Special Dinners, Dances and Luncheons 519
Another received the following: Dear Susie:
Will you come and play with me on Tuesday evening, the first of February? Bring "Araminta" or any doll you like. My mamma says that we shall have a very good time—and ice-cream. Yours lovingly,
On the back of the sheet was written, "Come in costume of a child under ten."
One six-footer answered:
"My mamma says I may come if I'm good."
Another wrote, "You bet, I'll come," while the girls wrote replies characteristic of children—unhampered by a mother's supervision.
Nothing could exceed the mirth of the party at sight of one another.
The men wore knickerbockers and kilts, lace-embroidered collars, sailor suits, and Lord Fauntleroy costumes, with wigs of long curls. They carried toy horses, penny trumpets, tops, and marbles, which they insisted upon playing with—"for keeps." One wore a single roller skate.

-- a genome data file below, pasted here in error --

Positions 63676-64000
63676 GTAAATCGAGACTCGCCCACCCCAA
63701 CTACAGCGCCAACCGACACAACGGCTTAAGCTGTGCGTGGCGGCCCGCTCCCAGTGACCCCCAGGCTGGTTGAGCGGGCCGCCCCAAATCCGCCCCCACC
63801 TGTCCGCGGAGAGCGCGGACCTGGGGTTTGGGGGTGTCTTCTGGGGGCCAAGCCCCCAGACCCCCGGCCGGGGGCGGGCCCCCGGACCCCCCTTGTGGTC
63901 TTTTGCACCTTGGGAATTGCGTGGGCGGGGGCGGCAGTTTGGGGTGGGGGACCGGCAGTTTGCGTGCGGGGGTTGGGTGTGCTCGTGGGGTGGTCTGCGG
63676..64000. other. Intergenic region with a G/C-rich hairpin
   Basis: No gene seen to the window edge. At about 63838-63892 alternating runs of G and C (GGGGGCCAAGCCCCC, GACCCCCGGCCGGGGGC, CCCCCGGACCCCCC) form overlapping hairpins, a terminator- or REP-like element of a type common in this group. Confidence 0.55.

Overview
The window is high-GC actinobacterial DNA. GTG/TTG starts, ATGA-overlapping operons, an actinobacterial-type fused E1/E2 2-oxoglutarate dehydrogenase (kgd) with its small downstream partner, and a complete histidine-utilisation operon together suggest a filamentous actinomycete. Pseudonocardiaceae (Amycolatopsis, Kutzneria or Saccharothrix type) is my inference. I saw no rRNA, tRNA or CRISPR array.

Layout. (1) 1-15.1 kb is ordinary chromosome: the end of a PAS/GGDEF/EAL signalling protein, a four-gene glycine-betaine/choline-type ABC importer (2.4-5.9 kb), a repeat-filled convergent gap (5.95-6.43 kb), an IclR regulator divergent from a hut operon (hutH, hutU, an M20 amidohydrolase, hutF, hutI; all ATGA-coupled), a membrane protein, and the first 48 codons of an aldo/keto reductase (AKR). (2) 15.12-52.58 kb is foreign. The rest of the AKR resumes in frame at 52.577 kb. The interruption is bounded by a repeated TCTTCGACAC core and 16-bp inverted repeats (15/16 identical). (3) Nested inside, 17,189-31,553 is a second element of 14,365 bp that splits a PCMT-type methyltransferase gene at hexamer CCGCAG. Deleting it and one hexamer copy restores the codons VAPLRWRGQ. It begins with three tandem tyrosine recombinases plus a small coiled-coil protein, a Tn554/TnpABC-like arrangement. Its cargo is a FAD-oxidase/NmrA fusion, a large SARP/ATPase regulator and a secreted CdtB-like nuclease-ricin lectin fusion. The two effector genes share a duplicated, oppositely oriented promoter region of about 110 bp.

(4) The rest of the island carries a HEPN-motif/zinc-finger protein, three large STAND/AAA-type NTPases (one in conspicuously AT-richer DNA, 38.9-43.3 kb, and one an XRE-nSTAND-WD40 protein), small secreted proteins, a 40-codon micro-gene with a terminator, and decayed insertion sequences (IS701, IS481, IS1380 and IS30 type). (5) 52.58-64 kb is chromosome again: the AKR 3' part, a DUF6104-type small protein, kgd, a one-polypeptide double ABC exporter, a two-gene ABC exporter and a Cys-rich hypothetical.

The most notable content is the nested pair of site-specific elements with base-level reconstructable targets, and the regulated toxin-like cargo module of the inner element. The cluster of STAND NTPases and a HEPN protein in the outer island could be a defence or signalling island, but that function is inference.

The young women were charming with their hair worn loose and tied above the left temple with bows of ribbon in the present mode. One came as a baby, with cap and bib, carrying a rattle.
New arrivals were greeted with shouts of "Hello, Johnny Smith"; "Oh, Susie, you look perfectly sweet," but when presented to each other they suddenly turned shy; the boys put their hands in their pockets and looked grave, the girls hid their faces bashfully by looking down, or put their fingers in their mouths.
The boys herded together and had to be coaxed to "come and play with the little girls."